Skip to main content

IBM's Graphene, Racetrack, Carbon Nanotube Technologies

Innovation is what keeps Moore's Law going and, so far, the semiconductor industry has done an admittedly amazing job to keep it alive. IBM just announced several developments at the IEEE International Electron Devices Meeting, which could support Moore's Law and support its legacy a bit further.

The company announced that it was able to manufacture racetrack memory, graphene-based circuits as well as carbon nanotube transistors on 200 mm wafers for the first time. Racetrack memory combines the capacity of hard drives and the durability and speed of solid state memory and was shown with read and write functionality. IBM said that racetrack memory could enable users to access massive amounts of data within a billionth of a second.

Also on display was the first graphene integrated circuit for wireless communications which can run up at speeds up to 5 GHz and an environment temperature of 200 degrees Celsius (392 degrees F). IBM said that it uses a new architecture that "flips the current graphene transistor structure on its head" and delivers a "high yield" on 200 mm wafers.

According to IBM, it also developed carbon nanotube transistors with sub-10 nm channel lengths, which are capable of outperforming equivalent silicon-based transistors. The company considers this achievement and its implications as "a significant breakthrough for future applications in computing technology."

"Today's breakthroughs challenge the status quo by exploring the boundaries of science and transforming that knowledge into information technology systems that could advance the power and capability of businesses worldwide," said T.C. Chen, vice president, Science and Technology, IBM Research. However, as you may have guessed, there was no information when those inventions will actually be able in products you can buy.

  • Careful, the Patent Troll might getcha!
    Reply
  • alhanelem
    i cant decide either to upgrade my Core 2 duo now or wait for one of these chips
    Reply
  • kyuuketsuki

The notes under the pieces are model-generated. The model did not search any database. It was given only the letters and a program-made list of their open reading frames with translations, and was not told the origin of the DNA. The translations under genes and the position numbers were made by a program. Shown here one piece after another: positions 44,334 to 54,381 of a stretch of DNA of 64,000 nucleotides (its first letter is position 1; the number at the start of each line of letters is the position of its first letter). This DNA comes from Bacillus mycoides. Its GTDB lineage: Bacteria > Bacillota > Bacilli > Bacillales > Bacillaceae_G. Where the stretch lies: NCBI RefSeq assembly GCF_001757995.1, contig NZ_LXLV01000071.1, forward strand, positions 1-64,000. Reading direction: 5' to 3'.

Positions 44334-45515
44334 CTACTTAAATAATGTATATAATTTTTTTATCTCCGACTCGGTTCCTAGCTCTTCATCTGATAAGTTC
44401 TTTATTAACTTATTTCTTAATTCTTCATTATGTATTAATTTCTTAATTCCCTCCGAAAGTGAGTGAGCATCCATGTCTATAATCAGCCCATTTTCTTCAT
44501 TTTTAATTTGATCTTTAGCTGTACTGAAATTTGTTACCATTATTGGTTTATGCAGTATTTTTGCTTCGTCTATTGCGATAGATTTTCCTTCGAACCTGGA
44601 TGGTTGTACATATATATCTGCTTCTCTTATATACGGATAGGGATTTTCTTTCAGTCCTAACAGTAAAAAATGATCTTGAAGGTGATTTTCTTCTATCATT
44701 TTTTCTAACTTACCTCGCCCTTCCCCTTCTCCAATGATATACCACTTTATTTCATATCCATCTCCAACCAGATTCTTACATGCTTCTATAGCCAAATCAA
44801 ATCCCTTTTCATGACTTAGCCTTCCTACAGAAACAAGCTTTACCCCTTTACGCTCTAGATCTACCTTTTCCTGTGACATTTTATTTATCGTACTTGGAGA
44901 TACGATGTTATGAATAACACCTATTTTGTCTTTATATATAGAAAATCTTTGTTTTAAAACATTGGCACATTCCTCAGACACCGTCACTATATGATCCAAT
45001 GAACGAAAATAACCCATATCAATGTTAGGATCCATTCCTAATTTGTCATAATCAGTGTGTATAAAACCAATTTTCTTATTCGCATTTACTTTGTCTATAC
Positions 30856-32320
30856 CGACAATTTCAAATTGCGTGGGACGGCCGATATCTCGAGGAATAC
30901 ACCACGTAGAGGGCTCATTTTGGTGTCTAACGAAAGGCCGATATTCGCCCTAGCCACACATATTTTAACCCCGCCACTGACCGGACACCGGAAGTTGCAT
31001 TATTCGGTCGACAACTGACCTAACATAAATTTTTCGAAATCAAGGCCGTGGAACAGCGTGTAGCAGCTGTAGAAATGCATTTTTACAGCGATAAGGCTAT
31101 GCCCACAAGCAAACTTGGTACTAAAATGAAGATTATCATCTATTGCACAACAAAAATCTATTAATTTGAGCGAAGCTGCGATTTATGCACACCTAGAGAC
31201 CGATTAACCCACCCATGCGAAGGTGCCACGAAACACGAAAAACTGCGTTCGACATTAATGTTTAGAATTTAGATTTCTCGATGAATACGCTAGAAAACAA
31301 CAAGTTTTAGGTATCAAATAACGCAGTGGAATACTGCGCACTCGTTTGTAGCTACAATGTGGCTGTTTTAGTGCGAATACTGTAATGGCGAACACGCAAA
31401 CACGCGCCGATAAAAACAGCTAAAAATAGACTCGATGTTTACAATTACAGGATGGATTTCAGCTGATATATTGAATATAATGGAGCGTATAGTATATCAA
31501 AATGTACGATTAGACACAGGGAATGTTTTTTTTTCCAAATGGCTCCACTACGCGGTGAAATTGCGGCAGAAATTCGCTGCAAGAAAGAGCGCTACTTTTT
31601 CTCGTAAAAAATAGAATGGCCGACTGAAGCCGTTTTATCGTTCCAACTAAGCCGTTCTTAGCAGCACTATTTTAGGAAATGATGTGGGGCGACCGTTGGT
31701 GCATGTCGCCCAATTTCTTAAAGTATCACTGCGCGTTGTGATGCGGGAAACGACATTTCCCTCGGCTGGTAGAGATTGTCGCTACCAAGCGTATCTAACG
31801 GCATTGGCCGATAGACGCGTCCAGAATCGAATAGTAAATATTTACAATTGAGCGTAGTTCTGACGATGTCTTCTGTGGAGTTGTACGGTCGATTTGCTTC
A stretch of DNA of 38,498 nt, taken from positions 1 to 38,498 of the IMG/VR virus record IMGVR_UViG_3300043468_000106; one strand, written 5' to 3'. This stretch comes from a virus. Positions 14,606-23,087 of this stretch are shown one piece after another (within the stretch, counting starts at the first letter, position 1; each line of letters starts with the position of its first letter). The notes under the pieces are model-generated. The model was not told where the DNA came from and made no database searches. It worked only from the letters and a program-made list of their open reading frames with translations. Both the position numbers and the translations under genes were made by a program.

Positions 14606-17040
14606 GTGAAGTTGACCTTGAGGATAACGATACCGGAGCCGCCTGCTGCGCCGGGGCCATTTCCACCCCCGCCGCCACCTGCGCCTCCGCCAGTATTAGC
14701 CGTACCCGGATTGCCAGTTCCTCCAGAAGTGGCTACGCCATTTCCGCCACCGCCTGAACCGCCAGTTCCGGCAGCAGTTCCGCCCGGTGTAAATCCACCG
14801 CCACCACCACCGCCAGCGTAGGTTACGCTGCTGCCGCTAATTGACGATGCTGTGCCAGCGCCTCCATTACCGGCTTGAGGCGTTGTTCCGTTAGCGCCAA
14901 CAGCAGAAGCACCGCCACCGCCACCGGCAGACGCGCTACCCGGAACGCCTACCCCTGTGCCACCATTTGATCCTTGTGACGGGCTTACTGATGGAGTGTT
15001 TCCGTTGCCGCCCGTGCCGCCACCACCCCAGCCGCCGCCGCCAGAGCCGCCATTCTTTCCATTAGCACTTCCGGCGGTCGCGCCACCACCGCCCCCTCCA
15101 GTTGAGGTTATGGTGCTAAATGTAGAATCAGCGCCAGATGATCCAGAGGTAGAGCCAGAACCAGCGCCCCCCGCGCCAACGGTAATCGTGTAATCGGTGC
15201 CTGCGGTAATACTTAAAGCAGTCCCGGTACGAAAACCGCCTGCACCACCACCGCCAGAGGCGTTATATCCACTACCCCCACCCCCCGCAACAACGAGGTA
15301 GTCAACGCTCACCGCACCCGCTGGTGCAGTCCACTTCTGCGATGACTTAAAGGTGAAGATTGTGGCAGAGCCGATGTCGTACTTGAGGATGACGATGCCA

alhanelemi cant decide either to upgrade my Core 2 duo now or wait for one of these chipsYou won't be seeing anything from this until 2020 or later, if ever, so...
    Reply
  • spazoid
    KyuuketsukiYou won't be seeing anything from this until 2020 or later, if ever, so...
    I think you might have a bad case of "inability to understand internet sarcasm"!
    Reply
  • aaronstyle
    Can it run Crysis?



    (I couldn't help it.)
    Reply
  • RazorBurn
    IBM currently holds the largest Patents the tech industry..

    In 2010, IBM became the first company to be granted more than 5,000 U.S. patents in a single year. IBM racked up 5,896 patents, a gain of 20 percent from 4,914 patents in 2009.
    2010 U.S. Patent Leaders*
    1. IBM - 5,896
    2. Samsung - 4,551
    3. Microsoft - 3,094
    4. Canon - 2,552
    5. Panasonic - 2,482
    6. Toshiba - 2,246
    7. Sony - 2,150
    8. Intel - 1,653
    9. LG Electronics - 1,490
    10. HP - 1,480

    I doubt anyone would want to sue IBM for any patents..
    Reply
  • RazorBurn
    I didn't see Apple in my last post of the TOP TEN.. Yet their are the biggest Patent Troll ive seen..
    Reply
  • theuniquegamer
    I think we can have a storage which is combination of speed of ssd at price and capacity of hdd by the graphene circuits in the future.
    Reply
  • ojas
    Gotta love IBM, they've been doing it for a hundred years and just keep going at it. Good work, i hope these make it into production soon. Go innovation!

    RazorBurnI didn't see Apple in my last post of the TOP TEN.. Yet their are the biggest Patent Troll ive seen..Yeah because they probably don't have more than 5, which they misuse all the time. One for the shape of the ipad, one for the ipod's wheel (i know it's not used now), one for the nano's size, one for the iMac not being a PC (or maybe Steve Woz has that) and one for the extremely overpriced screen. Then i heard that the AC/DC adapter that macbooks use (yes, that white square) was patented by jobs. likewise, rest of the IP probably belongs to jobs and woz.

    Oh, almost forgot, probably own the copyright to the statement "you're holding it wrong" as well...but that's not a patent so no points there! :P
    Reply
  • As always, IBM owns the world of technologies =D
    Reply